The Pitch – Space Travel is For Suckers


Alongside the now-confirmed Han Solo movie and the still-theoretical Boba Fett movie, one of the most perennially-rumored spinoff films is one (or three!) centering on Obi-Wan Kenobi. While such a movie could conceivably be set during the Clone Wars thanks to Ewan McGregor’s annoying eternal youthfulness, speculation generally assumes the movie would be set during his exile on Tatooine (for the record, Ewan is currently 44, which in Obi years puts him at about six years after Revenge of the Sith). Speculation also tends to assume, at least when I’ve seen it, that the story would involve some sort of dire mission pulling him away from Tatooine for a brief time.

Leaving aside the conceit that anything could be important enough to pull him away from Luke, and leaving aside the fact that rather than twiddling his thumbs, the one thing we know for sure is that Obi-Wan spent that time communing with Qui-Gon and Yoda and learning how to transcend death (which was still a distant second on his list of priorities after safeguarding Luke), it bugs me when people take for granted the idea that an Obi-Wan movie would automatically require him to leave Tatooine, because for all its ostensible overuse in the film saga, Tatooine is really interesting.

Look no further than John Jackson Miller’s Kenobi, a book dealing with that selfsame period that manages to restrict its action not just to the one planet, but to an area small enough to fit on a handy-dandy map. Kenobi, the first novel whose release Eleven-ThirtyEight had the privilege of covering, was a rousing and heartrending adventure story with more shades of the traditional western than A New Hope could’ve, ah, hoped to squeeze into its running time—and not for one second does the reader find themselves wondering “yeah, but what’s going on on Coruscant right now?”

Like Kenobi‘s relationship with westerns, Star Wars is the best vehicle you could ask for for riffing on assorted genres, and from the early reports on Rogue One as a gritty war movie in the vein of Zero Dark Thirty, it would appear the people picking the spinoffs are aware of that, and intend to capitalize on it. The thing about genre storytelling, though—by definition, it’s traditional, and being traditional, it tends not to require an excess of SW-style planet-hopping. Hell, there are some great genre films out there that barely even take you outside of one building. In honor of the galaxy’s wealth of interesting locations, I asked the others to pitch me not any spinoff film in particular, but rather a planet that they think would best support an entire movie—or better yet, movies.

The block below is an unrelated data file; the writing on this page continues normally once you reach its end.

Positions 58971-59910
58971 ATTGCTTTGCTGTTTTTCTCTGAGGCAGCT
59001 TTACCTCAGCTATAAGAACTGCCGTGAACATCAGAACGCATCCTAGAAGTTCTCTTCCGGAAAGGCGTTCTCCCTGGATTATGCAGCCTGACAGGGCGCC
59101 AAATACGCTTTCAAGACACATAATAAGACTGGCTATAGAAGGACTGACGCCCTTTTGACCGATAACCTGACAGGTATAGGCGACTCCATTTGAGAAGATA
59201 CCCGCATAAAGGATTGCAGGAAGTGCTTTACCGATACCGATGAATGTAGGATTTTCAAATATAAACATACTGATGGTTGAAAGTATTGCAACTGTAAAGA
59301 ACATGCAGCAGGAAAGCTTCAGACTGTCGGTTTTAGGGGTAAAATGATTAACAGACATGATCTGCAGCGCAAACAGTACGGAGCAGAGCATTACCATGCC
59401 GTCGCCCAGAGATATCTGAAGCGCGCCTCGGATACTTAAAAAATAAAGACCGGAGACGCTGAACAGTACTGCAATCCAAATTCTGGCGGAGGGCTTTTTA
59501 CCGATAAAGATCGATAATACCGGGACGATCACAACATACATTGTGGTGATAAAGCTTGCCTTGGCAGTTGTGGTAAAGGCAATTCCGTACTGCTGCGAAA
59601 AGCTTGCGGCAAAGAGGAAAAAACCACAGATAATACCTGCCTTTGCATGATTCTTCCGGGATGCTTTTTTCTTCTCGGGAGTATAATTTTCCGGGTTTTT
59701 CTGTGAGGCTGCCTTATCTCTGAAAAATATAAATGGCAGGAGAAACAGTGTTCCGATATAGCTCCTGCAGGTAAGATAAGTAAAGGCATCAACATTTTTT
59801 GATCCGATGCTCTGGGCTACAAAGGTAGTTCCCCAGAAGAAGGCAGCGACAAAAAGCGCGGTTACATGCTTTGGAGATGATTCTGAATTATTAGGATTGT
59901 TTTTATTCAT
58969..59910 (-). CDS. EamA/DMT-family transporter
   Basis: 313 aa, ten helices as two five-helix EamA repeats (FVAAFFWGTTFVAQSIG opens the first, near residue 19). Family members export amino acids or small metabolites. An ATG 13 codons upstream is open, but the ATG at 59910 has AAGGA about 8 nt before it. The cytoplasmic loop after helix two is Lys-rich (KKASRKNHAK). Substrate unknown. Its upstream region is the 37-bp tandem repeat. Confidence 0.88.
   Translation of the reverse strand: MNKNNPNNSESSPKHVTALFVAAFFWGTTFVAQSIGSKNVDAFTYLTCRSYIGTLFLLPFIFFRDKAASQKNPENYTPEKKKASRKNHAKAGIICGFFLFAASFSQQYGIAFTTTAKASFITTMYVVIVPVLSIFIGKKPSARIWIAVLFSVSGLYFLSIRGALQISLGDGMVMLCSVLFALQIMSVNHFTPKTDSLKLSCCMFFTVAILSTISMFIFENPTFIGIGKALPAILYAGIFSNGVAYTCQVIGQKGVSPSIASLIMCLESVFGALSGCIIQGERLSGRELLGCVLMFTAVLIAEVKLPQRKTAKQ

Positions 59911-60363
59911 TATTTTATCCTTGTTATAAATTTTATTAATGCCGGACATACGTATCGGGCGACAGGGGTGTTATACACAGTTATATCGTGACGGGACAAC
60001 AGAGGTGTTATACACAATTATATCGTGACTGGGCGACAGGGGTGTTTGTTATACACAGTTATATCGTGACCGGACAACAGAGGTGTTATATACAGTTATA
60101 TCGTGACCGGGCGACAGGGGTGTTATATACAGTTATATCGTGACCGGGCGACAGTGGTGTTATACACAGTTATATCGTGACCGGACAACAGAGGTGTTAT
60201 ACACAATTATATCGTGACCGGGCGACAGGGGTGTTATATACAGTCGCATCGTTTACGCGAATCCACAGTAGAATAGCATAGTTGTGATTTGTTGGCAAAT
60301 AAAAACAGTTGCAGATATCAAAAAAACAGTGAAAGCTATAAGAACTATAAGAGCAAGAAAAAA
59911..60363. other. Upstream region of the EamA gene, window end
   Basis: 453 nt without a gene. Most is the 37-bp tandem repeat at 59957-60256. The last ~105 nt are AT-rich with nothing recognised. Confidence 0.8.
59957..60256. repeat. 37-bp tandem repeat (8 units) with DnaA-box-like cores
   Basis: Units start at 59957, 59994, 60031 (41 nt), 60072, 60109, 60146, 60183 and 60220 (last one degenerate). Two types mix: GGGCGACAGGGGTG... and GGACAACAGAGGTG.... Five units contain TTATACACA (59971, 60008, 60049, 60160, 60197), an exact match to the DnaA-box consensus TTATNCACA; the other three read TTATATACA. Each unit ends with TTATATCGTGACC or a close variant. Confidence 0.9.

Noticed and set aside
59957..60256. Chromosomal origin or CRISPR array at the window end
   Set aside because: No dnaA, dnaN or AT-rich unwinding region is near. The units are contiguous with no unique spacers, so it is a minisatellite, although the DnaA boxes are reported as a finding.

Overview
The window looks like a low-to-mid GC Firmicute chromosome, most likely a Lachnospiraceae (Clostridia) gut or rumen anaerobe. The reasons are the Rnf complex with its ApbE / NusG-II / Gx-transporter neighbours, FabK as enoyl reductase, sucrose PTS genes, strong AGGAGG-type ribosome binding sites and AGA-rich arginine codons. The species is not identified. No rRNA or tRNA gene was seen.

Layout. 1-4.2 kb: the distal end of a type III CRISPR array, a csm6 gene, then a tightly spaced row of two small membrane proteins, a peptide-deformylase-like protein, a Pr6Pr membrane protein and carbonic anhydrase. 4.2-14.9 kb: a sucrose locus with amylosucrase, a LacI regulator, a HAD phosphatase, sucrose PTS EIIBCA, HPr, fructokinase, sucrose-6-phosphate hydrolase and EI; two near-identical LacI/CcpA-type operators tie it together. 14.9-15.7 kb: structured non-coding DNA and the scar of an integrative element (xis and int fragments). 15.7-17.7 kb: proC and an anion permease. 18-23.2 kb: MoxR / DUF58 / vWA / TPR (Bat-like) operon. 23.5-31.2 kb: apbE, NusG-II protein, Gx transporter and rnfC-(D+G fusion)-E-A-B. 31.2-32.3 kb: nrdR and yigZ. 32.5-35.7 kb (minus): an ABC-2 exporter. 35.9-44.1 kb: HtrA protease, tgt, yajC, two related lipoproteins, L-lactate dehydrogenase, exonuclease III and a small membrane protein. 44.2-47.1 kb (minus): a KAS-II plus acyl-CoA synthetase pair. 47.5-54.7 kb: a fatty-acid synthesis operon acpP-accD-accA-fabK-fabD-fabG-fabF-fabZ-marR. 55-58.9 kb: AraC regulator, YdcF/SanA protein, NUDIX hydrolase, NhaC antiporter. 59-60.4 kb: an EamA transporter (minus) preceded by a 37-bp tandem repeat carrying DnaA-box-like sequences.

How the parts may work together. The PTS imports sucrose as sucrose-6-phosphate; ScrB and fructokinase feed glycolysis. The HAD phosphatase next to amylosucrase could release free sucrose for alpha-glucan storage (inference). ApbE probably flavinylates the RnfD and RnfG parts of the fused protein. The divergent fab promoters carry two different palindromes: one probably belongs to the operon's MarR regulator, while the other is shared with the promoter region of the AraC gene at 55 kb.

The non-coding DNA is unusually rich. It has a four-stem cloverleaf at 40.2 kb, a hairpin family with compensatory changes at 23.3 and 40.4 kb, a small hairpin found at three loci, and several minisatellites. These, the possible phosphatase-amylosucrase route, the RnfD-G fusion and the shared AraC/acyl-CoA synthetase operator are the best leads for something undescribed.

Alexander: When people think of Corellia, inevitably the first thing that comes to mind will be Han Solo. That, or space otters. But despite being rather more famous for producing Corellians than for being Corellia, it’s still a perfectly viable setting for all sorts of stories one might choose to tell, even if you discount the influence of its most famous residents and the fact that it’s the primary world in a system with an unprecedented five inhabited planets and three separate species. What’s most rarely touched upon – and most important for us – is that Corellia is a corporate-ruled dictatorship with its own independent military and police forces, even under the Empire, with the “ruling” Diktat being nothing more than a puppet for such industrial behemoths as the Corellian Engineering and Mining Corporations.

coronet-swtorThe government of Corellia exists solely for the purpose of accommodating – or rather, obeying – its powerful business interests, essentially making it the Star Wars galaxy’s very own cyberpunk setting. And from there, there are so many different roads a film could take that it feels wasteful to choose just one. Do you want a mystery? The Corellian Security Force is the most famous law enforcement agency after the Jedi themselves: the NYPD of a galaxy far, far away.